Emma Hubbard attends the Early College Program at Montgomery College Takoma Park (majoring in Biological Sciences) and is a senior at Clarksburg High School. She got into solar energy electronics out of experimenting with Arduino and various YouTube projects. Originally the boxes were going to be hand-crank, but she saw the potential for solar panels and it was easy to integrate them into the electrical circuits for the chargers. With our current commitments to make the switch to clean energy, Emma believes we are alienating the lower class. The average per capita salary in the world is less than $20,000 and if we want to be inclusive in the journey to a cleaner future, then we have to discuss clean energy accessibility.
Her solar charging initiative provides services to those in need and serving the community. From parks to electric scooter charging, and serving emergency shelters, Electra Sun aims to bring the power of the sun to everyone.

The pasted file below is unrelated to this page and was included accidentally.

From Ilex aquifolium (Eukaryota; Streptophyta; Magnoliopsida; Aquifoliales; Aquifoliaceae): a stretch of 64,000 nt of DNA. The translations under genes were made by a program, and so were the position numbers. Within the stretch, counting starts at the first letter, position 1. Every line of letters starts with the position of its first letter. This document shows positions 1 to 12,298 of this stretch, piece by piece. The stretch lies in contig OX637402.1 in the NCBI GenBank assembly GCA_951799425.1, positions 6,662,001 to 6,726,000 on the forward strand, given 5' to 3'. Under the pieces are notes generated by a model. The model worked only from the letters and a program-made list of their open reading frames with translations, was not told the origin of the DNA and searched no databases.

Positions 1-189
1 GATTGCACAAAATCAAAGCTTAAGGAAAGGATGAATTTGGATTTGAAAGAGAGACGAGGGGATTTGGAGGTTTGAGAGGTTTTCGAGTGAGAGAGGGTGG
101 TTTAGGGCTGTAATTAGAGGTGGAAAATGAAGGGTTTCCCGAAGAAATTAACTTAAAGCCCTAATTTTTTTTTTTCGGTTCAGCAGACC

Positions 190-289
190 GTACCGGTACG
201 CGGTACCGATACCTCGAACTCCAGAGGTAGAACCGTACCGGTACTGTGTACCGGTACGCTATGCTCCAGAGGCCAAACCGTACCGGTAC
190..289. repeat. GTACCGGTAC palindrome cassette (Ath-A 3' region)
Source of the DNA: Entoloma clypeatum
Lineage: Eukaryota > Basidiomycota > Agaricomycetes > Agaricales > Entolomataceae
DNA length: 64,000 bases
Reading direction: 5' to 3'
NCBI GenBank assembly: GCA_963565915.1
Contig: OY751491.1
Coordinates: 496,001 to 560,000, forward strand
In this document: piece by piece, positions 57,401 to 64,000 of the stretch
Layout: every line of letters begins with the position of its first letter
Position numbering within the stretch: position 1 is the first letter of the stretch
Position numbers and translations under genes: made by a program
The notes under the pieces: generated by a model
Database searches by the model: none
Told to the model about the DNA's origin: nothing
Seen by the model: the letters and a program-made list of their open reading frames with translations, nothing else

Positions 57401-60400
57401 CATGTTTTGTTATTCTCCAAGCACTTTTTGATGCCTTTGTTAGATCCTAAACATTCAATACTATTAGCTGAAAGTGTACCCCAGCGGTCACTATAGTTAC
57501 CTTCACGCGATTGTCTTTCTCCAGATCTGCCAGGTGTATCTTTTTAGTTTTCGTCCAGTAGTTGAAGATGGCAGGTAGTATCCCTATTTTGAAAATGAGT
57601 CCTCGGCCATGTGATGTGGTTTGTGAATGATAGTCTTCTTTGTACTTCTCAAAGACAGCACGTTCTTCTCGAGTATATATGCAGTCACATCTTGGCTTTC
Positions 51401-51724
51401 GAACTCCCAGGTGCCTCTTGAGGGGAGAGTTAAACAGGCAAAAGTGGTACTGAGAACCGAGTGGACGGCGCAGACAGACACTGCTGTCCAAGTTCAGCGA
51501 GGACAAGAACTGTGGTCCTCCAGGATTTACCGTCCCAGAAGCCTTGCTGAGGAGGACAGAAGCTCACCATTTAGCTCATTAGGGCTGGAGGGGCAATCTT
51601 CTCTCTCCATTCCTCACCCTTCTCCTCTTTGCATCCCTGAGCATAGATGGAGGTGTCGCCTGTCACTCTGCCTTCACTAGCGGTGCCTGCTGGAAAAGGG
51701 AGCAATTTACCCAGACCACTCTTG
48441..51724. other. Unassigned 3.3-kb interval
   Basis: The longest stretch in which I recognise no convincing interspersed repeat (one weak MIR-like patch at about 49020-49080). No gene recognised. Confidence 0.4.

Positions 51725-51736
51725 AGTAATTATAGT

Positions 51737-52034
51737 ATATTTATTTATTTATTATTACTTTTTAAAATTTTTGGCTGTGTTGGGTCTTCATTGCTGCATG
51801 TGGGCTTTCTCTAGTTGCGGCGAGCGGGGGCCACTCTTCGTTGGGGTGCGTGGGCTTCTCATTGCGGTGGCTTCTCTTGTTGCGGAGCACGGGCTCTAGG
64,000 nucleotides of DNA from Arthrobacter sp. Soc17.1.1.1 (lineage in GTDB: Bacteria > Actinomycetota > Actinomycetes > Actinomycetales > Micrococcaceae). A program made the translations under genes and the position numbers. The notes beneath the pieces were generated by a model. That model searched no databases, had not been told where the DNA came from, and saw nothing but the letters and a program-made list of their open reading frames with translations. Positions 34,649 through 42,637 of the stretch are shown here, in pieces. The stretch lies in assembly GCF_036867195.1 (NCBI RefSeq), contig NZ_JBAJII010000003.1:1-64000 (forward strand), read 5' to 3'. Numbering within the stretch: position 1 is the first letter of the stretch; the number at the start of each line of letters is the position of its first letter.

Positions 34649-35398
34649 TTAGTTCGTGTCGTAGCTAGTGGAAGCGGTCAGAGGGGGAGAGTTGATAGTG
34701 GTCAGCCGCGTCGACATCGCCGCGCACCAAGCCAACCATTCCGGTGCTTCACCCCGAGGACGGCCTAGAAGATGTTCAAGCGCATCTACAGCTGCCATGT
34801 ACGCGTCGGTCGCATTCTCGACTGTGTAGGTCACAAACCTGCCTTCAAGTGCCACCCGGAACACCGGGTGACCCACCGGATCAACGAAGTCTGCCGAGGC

Their company models the theory of Clean Energy Accessibility (CEA). This theory describes the belief that everyone should have access to sustainable energy sources regardless of economic status. CEA is crucial as it optimizes a society’s ability to implement sustainable policies. Allowing our current actions to continue would mean that the use of fossil fuels by the poorer classes would only diminish the positive environmental efforts the middle class/upper class make. This means that we have to make sure that those who occupy the lower classes aren’t stuck using environmentally harmful energy sources simply because they cannot afford cleaner technologies.
Their mission is to put clean solar energy into the hands of everyone.
Visit: electrasun.org to learn more about Electra Sun and to even set up a solar charging project with them! If you feel like solar charging stations can help those in your community, then send us a request at the bottom of their website.